featured and not featured

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  1. LuisEGonzalez profile image82
    LuisEGonzalezposted 10 years ago

    From what I have seen featuring /not featuring a hub does little for traffic and it appears to be a catalyst that is sending authors to other sites (Bubblews comes to mind).

    My understanding is that once a hub becomes un-featured it effectively stops its ability to get traffic from search engines. Hubs that were once featured are now being un-featured at a frantic pace.

    Traffic has slowed but un-featuring hubs does not seem like the answer. Perhaps a better choice would be for HP to leave them alone until their traffic picks up again, which is what I have noticed from older/low traffic generating hubs that are suddenly rising to the top.

    Your opinion will be greatly appreciated.

  2. paradigmsearch profile image62
    paradigmsearchposted 10 years ago

    Here is my S.O.P. when HP unfeatures one of my hubs.

    First, I gaze upon it with much sadness.

    Second, I decide whether the hub has any future potential here...

    If the answer is in the affirmative, then any half-decent updating will get it featured again.

    If the answer is no, I've got at least three other places where I can give it a home.

    I still think HP is the best hope for long-term, steady traffic; leastwise in my case. Just gotta keep poking Google with a stick until they agree.

  3. LeanMan profile image80
    LeanManposted 10 years ago

    There is a reason for un-featuring hubs.....

    Google measures a site based on the quality of ALL of the pages.. If you have too many bad pages then your site will be penalized. Even your good pages will get reduced traffic (or no traffic at all) because you have too many bad ones! This is Panda!!

    HP needed to get rid of the bad pages quickly to save the good ones so they come up with a brilliant plan - use googles own search to tell us if a page is OK. Google does not send traffic to what it sees as poor quality pages - so any pages that do not get traffic from google should be no-indexed so that google ignores them.

    The collateral damage however is that otherwise quality pages that do not get traffic as no one searches for those terms or because there is too much competition also get idled! However you still don't lose any traffic - but then you don't stand a chance of google eventually deciding that your hub is wonderful and sending you traffic later either.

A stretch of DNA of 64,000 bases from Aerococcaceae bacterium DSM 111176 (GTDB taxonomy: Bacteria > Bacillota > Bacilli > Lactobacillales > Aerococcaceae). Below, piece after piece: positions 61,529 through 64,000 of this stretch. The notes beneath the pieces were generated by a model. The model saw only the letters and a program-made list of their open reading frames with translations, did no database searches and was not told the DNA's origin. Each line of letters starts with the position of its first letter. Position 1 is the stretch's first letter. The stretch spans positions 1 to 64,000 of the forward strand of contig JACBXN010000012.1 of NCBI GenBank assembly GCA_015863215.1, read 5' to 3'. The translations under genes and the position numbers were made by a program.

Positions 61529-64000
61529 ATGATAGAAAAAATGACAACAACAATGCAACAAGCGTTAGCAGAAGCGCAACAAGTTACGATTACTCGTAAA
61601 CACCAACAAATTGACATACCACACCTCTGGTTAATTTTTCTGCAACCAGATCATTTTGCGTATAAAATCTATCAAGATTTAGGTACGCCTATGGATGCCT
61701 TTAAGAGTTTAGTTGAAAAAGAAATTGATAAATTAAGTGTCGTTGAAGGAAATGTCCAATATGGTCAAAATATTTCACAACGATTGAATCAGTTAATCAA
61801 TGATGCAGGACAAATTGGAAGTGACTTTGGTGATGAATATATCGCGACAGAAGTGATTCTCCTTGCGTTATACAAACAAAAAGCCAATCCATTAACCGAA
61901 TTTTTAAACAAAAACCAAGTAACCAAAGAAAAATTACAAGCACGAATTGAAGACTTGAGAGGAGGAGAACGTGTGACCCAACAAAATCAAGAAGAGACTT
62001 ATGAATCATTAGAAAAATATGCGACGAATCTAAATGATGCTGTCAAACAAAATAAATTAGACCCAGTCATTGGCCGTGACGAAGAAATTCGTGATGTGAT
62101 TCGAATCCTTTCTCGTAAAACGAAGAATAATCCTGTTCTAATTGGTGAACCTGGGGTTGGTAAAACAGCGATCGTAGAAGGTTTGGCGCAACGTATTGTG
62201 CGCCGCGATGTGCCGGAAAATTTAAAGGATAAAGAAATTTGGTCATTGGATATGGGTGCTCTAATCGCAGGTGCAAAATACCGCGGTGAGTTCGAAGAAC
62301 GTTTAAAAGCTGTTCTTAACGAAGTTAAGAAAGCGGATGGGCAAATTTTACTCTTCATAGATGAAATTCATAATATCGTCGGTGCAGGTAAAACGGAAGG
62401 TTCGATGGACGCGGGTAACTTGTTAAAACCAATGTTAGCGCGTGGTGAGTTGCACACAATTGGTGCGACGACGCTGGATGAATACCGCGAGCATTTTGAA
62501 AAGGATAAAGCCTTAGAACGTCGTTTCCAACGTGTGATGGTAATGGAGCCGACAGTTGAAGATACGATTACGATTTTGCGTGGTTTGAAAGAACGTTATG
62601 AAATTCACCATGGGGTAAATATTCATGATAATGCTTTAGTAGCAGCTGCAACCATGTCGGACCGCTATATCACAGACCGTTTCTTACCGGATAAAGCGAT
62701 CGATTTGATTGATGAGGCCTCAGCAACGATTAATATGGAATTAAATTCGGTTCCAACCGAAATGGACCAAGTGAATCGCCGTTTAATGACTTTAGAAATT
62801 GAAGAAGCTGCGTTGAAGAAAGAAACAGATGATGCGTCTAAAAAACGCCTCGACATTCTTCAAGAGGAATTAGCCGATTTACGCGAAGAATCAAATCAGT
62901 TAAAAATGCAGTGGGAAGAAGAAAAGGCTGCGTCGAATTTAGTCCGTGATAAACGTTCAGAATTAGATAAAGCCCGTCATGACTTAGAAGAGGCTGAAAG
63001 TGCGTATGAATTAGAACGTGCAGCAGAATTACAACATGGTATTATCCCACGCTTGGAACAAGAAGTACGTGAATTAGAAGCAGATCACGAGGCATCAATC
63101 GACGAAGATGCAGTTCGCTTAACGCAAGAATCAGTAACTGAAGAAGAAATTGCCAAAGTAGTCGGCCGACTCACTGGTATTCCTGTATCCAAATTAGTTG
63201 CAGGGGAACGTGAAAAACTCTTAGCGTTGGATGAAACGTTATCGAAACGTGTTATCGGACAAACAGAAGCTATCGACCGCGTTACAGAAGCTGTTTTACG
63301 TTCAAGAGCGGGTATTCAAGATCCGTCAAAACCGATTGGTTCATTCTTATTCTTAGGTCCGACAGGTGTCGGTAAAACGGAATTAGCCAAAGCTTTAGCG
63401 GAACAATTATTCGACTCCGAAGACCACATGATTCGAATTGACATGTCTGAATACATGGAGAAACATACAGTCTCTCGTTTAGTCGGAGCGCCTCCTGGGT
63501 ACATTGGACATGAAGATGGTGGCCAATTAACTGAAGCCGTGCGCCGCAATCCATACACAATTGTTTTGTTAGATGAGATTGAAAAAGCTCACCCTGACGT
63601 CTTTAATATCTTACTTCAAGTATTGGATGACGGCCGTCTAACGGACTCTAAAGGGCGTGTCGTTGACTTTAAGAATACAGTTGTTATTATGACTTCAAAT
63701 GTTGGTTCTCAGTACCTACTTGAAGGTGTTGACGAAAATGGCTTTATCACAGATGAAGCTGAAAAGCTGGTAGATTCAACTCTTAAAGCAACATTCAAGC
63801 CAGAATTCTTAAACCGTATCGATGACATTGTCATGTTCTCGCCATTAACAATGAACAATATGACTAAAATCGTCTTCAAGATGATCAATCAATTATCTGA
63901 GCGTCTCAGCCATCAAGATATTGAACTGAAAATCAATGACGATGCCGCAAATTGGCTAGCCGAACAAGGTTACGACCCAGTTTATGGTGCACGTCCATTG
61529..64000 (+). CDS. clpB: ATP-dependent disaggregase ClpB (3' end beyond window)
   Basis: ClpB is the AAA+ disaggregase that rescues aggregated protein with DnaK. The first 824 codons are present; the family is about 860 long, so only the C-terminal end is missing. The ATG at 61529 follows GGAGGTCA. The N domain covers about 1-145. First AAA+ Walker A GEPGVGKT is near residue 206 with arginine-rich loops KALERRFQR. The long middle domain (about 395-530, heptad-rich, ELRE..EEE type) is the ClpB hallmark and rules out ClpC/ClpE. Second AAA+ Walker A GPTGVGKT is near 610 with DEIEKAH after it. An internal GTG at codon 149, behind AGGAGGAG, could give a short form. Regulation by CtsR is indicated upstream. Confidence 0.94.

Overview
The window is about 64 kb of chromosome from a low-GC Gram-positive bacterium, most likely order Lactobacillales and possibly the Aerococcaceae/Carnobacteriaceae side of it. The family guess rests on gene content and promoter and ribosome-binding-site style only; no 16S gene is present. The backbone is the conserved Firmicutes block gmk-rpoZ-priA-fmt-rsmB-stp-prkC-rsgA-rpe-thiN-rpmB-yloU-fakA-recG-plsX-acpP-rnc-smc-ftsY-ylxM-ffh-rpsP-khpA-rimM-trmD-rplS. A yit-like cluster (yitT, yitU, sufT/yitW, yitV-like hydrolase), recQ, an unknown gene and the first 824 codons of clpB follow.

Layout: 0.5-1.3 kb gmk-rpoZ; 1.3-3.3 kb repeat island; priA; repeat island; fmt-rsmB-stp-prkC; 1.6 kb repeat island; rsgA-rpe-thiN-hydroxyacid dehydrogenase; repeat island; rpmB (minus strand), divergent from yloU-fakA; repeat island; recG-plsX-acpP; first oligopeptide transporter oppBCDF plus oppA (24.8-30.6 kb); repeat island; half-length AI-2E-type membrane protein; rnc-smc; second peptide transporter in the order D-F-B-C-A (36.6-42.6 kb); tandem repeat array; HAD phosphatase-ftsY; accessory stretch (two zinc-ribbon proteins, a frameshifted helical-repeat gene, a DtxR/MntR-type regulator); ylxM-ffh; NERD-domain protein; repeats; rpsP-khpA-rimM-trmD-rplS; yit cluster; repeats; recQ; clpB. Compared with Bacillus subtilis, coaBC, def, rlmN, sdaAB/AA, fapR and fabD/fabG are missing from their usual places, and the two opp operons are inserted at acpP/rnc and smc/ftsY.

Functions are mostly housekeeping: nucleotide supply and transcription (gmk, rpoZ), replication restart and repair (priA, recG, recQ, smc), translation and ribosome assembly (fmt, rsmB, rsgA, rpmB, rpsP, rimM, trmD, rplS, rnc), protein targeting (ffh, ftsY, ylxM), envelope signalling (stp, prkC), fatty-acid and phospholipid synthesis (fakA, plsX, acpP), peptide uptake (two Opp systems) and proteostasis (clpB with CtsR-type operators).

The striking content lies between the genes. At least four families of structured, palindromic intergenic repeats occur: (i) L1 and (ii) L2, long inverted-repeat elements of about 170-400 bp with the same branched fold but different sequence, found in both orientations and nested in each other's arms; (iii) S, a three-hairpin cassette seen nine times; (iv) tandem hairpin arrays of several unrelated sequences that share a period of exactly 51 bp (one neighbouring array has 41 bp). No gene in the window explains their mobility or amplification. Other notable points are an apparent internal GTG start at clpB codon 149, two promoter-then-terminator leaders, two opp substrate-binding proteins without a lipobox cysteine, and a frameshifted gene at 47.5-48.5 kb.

Once a page however has gone through the QAP however it is possible for HP to make a judgement as to keep a page featured - maybe this is where they are heading, but it will take a while to put every page on the site through the quality assessment and until that happens the safest thing for all of the "quality" pages that get traffic is for the others to not be seen by google..

    1. 2uesday profile image65
      2uesdayposted 10 years agoin reply to this

      Good explanation. It is the first thing I have read that gives me a reason why they have decided that sometimes the wheat being discarded along with the chaff is worthwhile.

      I guess many good hub writers will have found a new place for their idled hub pages as an alternative to waiting to see if the plan eventually works. As the numbers of hubbers here reduce, are the chances for advertisers who pay per visit rather than per click also not going down?

      On the feature / non-featured front, in the past sometimes pages took time to climb the search engine ladder. Not much chance for that to happen now I guess. Also some pages although not appearing to be seasonal had a rise in traffic at certain times of the year. I think they too may have fallen victim to the cull.

    2. Marisa Wright profile image85
      Marisa Wrightposted 10 years agoin reply to this

      Exactly.   This was the explanation given by Derek and Simone when they were here, so it's correct. 

      At the time, Derek said that HubPages knew the system would mean good quality Hubs on obscure topics would be unFeatured, but that was a price worth paying.  They spent a lot of time "tweaking" the thresholds to try to minimise the damage.

      What has happened now is that the site has suffered another Google hit, so more good Hubs are suddenly hitting that threshold.  I wonder whether HP is tweaking the thresholds again to account for that, or not?

      1. LuisEGonzalez profile image82
        LuisEGonzalezposted 10 years agoin reply to this

        I agree with Marisa Wright. Google's algorithm tweaks appear to have affected our traffic to the point that it's sending good hubs into non-feature limbo.

  4. aa lite profile image86
    aa liteposted 10 years ago

    The problem is that you can't actually say "Traffic has slowed but un-featuring hubs does not seem like the answer."

    You can only really guess whether something HP has done has helped with traffic or not, since we can't compare it to the "control" state of HP not doing something.